Thursday, April 23, 2015

Where the estimable Mark Johnson corrects Norbert (sort of)

For various reasons, Mark J could not post this as a comment on this post. As he knows much more than I do about these matters, I thought it a public service to lift these remarks from the comments section to make them more visible. I think that this is worth reading in conjunction with Charles' recent post (here). At any rate, this is interesting stuff and I don't disagree much (or have not found reasons to disagree much) with what Mark J says below. I will of, course,  allow myself some comments later. Thx Mark. 


This was originally written as a comment for the "Bayes and Gigerenzer" post, but a combination of a length restriction on comments and my university's not enabling blog posts from our accounts meant I had to email Norbert directly.

As Norbert has remarked, Bayesian approaches are often conflated with strong empiricist approaches, and I think this post does that too.  But even within a Bayesian approach, there are powerful reasons not to be a "tabula rasa" empiricist.  The "bias-variance dilemma" is a mathematical statement of something I've seen Norbert say in this blog: learning only works when the hypothesis space is constrained.  In mathematical terms, you can characterise a learning problem in terms of its bias -- the range of hypotheses being considered -- and the variance or uncertainty with which you can identify the correct hypothesis.  There's a mathematical theorem that says that in general as the bias goes down (i.e., the class of hypotheses increases) the variance increases.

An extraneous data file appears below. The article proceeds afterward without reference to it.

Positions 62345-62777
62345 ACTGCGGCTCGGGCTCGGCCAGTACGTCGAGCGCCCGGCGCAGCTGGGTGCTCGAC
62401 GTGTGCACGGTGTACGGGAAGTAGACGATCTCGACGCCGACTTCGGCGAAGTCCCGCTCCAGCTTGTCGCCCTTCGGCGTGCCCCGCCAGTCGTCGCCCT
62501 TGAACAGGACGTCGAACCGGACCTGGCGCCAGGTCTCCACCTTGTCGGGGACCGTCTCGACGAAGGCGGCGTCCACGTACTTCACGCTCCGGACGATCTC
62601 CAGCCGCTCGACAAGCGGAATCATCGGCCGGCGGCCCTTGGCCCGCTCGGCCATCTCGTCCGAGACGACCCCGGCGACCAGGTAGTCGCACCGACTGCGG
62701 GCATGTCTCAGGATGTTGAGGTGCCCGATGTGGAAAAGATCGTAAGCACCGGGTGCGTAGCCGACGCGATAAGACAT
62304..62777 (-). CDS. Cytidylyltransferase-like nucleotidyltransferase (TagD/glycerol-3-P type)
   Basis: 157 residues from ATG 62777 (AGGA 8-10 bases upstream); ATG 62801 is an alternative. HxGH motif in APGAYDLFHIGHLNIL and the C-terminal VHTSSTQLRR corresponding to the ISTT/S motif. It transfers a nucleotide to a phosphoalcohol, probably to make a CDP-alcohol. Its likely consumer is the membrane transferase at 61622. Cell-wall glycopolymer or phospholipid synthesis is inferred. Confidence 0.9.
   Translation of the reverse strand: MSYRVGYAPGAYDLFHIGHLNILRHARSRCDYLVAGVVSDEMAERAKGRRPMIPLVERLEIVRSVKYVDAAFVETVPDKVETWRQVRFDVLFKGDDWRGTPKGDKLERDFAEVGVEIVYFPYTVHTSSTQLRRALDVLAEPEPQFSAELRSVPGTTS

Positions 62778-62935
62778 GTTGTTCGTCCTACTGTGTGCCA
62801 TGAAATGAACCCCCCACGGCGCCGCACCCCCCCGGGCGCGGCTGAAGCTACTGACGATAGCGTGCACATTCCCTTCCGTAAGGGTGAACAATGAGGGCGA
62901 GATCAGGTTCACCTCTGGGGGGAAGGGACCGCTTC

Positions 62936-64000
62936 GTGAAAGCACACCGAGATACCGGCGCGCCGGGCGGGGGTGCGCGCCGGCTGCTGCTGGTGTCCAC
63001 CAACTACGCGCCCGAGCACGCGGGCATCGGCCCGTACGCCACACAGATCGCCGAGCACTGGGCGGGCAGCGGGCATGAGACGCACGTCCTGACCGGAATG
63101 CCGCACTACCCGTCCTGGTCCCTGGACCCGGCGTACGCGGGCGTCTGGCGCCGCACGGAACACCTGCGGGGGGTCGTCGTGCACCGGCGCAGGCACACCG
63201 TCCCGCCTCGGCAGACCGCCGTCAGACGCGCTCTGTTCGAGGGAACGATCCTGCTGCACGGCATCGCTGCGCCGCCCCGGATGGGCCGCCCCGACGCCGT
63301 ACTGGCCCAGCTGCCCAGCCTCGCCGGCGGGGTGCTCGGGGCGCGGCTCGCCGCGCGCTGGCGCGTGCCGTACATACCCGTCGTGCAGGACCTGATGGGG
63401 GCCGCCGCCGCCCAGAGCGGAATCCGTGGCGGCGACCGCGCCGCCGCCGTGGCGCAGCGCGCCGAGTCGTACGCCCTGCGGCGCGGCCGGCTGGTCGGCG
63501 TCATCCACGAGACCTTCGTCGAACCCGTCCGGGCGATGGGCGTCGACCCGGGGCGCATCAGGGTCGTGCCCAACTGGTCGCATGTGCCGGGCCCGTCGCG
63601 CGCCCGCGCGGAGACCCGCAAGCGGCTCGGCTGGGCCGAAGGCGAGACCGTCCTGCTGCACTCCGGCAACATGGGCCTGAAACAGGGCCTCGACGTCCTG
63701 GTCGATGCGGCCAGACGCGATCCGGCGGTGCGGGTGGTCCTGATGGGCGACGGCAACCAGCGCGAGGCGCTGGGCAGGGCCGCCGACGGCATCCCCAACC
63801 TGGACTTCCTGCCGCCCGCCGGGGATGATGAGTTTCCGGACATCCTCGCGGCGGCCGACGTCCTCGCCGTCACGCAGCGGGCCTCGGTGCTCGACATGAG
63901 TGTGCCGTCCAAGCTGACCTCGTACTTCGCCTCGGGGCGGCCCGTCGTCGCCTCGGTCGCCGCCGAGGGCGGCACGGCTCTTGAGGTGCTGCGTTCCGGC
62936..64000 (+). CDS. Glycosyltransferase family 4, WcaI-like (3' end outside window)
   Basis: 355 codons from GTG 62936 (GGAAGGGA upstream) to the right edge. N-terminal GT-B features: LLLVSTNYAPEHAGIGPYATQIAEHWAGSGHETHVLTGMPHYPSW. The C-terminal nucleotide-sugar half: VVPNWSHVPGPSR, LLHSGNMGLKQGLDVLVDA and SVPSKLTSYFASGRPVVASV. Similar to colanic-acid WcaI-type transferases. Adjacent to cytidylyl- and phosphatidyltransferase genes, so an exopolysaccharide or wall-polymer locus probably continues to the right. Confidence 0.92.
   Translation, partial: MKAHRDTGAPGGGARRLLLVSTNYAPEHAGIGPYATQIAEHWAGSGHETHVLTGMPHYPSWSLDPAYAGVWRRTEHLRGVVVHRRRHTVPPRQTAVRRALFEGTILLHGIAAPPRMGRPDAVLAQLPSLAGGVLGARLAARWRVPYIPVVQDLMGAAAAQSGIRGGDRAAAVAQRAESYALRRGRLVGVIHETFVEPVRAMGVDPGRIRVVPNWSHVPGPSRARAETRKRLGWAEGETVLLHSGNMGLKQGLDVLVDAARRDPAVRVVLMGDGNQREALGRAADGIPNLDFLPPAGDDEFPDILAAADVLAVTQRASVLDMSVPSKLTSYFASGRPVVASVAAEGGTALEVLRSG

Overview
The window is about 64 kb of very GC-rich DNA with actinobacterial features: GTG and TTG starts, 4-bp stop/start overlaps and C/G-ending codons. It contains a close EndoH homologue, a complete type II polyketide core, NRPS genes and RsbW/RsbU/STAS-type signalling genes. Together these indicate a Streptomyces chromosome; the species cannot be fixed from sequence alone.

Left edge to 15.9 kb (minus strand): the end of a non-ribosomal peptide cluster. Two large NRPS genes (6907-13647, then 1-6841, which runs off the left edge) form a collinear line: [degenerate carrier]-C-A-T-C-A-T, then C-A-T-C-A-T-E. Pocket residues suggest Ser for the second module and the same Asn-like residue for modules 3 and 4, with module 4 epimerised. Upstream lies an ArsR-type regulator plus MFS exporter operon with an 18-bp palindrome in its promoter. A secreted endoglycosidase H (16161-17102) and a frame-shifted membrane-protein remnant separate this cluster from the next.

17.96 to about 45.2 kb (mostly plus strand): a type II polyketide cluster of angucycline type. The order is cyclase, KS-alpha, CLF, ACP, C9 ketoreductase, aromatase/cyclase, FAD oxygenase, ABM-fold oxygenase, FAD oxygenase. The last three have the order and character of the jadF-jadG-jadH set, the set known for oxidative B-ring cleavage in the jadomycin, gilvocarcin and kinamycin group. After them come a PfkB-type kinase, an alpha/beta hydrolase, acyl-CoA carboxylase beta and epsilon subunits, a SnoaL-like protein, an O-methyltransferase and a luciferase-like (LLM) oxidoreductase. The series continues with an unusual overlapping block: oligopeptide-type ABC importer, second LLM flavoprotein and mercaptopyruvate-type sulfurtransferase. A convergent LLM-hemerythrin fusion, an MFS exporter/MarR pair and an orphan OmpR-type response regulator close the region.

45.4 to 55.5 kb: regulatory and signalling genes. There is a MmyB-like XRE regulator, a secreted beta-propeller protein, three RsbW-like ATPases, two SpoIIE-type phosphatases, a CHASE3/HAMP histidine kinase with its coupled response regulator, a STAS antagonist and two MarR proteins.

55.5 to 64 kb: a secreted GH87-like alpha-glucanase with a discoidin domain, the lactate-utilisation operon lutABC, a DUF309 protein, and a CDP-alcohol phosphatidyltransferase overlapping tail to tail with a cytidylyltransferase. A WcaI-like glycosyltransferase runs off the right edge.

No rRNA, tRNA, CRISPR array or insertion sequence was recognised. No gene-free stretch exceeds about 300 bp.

Given this, I think a very reasonable approach is to formulate a model that includes as much relevant information from universal grammar as we can put into it, and perform inference that is as close to optimal as we can achieve from data that is as close as possible to what the child receives.  I think this ought to be every generative linguist's baseline model of acquisition!  Even with an incomplete model and incomplete data, we can obtain results of the kind "innate knowledge X plus data Y can yield knowledge Z".